U.S. Closes Embassy in Yemen
Senior United States officials announced Tuesday that the American embassy in Yemen is closing down. The staff has gradually been evacuated from the facility since late last year when the Houthis took control of the Yemeni capital, Sanaa.
The move strikes a major blow to President Barack Obama’s campaign in the war on terror and highlights the problem that occurs when his “hands off” policy backfires.
When addressing the issue of the war on terror, President Obama has often held up the example of Yemen as a stellar example of U.S. success. In a speech delivered at the National Defense University in 2013, Obama spoke about the ongoing use of drones in the fight against al Qaeda in the Arabian Peninsula (aqap). Addressing some questions raised about the ethical use of drones, he said, “To begin with, our actions are effective. Don’t take my word for it.”
The drone war might have curtailed al Qaeda’s ability to wage war overseas by eliminating some of its leadership, but it has by no means defeated it nor made Yemen a stable nation. If anything, the Yemen of today poses a greater threat than ever before. Regional instability is fertile ground for al Qaeda. The government’s resignation could easily kick-start an aqap comeback.
Then there are the Houthis—Iranian-backed radical Shiites. Their control of the vital Bab el-Mandeb sea lane is a direct threat to the world. Iran controlling both ends of the Strait of Hormuz and the Bab el-Mandeb has been described by some commentators as the equivalent of Iran gaining a nuclear bomb.
U.S. Press Secretary Josh Earnest said that Yemen is “a place where the American counterterrorism strategy that has been put in place by President Obama has succeeded in degrading the threat that those organizations pose to the United States.” Today the two major factions in the nation both call for the destruction of America.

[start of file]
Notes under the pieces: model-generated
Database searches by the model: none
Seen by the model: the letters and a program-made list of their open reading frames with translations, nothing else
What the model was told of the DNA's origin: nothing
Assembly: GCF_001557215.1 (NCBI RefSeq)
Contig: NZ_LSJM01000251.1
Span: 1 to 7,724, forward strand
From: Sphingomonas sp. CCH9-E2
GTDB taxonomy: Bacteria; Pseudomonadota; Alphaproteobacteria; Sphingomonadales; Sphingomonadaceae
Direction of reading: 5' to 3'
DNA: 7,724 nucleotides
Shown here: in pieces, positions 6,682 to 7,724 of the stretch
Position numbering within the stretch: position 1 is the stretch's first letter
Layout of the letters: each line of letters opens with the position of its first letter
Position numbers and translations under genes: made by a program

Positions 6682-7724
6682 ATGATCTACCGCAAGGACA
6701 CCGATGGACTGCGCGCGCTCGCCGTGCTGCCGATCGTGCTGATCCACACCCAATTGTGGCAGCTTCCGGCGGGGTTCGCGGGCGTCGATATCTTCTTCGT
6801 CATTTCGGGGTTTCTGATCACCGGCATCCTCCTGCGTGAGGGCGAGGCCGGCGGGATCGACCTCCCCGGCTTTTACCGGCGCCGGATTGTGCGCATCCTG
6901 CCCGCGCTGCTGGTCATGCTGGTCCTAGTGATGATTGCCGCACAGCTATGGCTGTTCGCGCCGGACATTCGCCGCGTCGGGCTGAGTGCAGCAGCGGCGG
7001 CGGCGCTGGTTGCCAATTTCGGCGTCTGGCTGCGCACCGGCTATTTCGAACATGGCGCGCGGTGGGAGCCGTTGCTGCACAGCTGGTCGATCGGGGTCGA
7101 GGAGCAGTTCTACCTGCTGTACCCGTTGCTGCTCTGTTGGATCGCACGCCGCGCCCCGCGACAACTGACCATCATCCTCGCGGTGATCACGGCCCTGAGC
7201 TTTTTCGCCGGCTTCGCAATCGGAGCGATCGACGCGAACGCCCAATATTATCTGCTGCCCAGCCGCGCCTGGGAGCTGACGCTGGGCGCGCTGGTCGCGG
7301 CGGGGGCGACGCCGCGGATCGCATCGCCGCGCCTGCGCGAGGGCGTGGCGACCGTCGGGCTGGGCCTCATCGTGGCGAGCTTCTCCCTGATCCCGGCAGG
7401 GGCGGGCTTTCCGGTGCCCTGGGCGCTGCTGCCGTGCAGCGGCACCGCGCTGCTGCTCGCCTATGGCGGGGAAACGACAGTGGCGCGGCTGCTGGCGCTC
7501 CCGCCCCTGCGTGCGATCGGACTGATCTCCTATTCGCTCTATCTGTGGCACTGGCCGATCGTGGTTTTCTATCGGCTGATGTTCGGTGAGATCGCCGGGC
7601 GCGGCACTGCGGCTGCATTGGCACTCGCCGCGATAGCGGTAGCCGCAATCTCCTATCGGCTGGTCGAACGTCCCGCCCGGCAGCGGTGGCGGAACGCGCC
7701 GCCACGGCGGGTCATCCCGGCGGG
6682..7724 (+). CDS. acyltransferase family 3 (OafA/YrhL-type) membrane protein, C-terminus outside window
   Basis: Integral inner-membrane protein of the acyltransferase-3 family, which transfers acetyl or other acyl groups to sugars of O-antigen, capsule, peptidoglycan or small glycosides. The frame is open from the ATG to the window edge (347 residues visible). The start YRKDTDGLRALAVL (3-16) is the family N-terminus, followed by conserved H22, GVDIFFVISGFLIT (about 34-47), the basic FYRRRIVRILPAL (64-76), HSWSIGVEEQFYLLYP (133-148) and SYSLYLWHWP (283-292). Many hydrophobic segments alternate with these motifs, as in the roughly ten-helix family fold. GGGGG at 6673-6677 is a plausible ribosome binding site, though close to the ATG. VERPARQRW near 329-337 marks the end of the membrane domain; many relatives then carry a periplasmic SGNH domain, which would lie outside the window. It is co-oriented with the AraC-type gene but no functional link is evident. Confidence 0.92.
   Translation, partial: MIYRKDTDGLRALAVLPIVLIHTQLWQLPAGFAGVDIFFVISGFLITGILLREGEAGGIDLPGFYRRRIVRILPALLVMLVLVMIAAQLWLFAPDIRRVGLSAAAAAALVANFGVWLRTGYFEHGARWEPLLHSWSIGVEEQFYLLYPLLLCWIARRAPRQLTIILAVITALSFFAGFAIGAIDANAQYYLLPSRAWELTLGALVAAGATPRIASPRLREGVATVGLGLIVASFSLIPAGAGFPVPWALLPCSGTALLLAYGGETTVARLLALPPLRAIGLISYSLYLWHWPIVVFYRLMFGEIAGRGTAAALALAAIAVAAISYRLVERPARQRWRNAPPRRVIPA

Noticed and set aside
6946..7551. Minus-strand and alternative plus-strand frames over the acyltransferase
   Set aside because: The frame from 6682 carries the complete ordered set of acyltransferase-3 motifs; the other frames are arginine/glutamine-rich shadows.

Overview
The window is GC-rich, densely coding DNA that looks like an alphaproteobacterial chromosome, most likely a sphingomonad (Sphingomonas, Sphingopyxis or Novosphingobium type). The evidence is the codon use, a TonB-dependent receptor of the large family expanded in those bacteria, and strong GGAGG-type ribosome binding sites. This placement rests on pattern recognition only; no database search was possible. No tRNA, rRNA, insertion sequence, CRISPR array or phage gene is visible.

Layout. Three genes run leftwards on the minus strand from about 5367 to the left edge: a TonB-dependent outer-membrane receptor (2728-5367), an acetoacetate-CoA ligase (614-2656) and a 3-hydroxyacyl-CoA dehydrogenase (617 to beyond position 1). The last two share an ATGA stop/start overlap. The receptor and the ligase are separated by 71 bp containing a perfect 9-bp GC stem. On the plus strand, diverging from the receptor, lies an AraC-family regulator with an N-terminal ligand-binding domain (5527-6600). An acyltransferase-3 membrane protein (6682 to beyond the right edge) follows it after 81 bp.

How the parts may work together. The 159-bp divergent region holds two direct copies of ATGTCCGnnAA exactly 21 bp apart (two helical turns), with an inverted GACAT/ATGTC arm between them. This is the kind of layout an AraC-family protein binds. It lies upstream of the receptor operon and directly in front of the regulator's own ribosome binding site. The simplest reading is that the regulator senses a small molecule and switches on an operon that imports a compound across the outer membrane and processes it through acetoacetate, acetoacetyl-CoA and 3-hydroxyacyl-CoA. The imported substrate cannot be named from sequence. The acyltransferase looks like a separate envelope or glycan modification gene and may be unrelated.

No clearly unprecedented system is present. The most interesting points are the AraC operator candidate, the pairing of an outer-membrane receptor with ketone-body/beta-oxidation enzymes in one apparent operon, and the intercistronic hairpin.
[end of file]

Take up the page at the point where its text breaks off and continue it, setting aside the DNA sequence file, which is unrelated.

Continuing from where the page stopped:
How can America’s actions in Yemen be considered a success when its embassy has been closed, the U.S. backed government has fallen, the nation is in upheaval, and Iranian-backed rebels now have access to one of the world’s most active and vital sea lanes.
Yemen was supposed to be the example of the new U.S. policy of partnering with governments to go after terrorists. Rather than boots on the ground, the U.S. used airstrikes and local government partnerships to tackle threats. It failed in Libya—now it has failed in Yemen.
Yet this is the policy America is embracing in Iraq.
The factors are strikingly similar to Yemen. Iranian-backed Shiites are fighting against Sunni extremists—the Islamic State. Meanwhile the hapless U.S.-backed government is overwhelmed by both parties.
The U.S. has openly stated that it is using the same methods it used in Yemen to deal with the Islamic State in Iraq, despite the evidence that the policy failed in both its previous attempts. As such, the diatribe of problems that have come from such policies will appear in Iraq, just as they have in Yemen and Libya.
If you want to know where this hands-off policy is heading in Iraq, first look at Benghazi and its now empty embassy. Then look at the shattered government and divided nation of Yemen. That should give you a clear indication of what is in store for Iraq.
If you haven’t already, watch Gerald Flurry’s recent program “The Yemen Crisis.” The fall of Yemen hasn’t gone unnoticed. Europe, whose trade comes largely though the Red Sea, is watching closely. As Gerald Flurry said, “Europe is very worried about what Iran just did in Yemen. We should be as well, but I think we don’t understand the danger nearly as much as Europe does!”
For more information on this pivotal moment in Middle Eastern geopolitics, read “Iran Now Controls Four Middle Eastern Capitals,” “Iran: Sultan of the Red Sea,” and “Who Is Plunging Yemen Into a Crisis?” The upcoming April edition of the Trumpet magazine will also feature a lengthy piece explaining the Yemen crisis in the context of Bible prophecy.
The U.S. embassy in Yemen—the symbol of American influence—is closed. Keep watching as American influence wanes even more, and the small yet vital nation falls deeper under the control of Iran.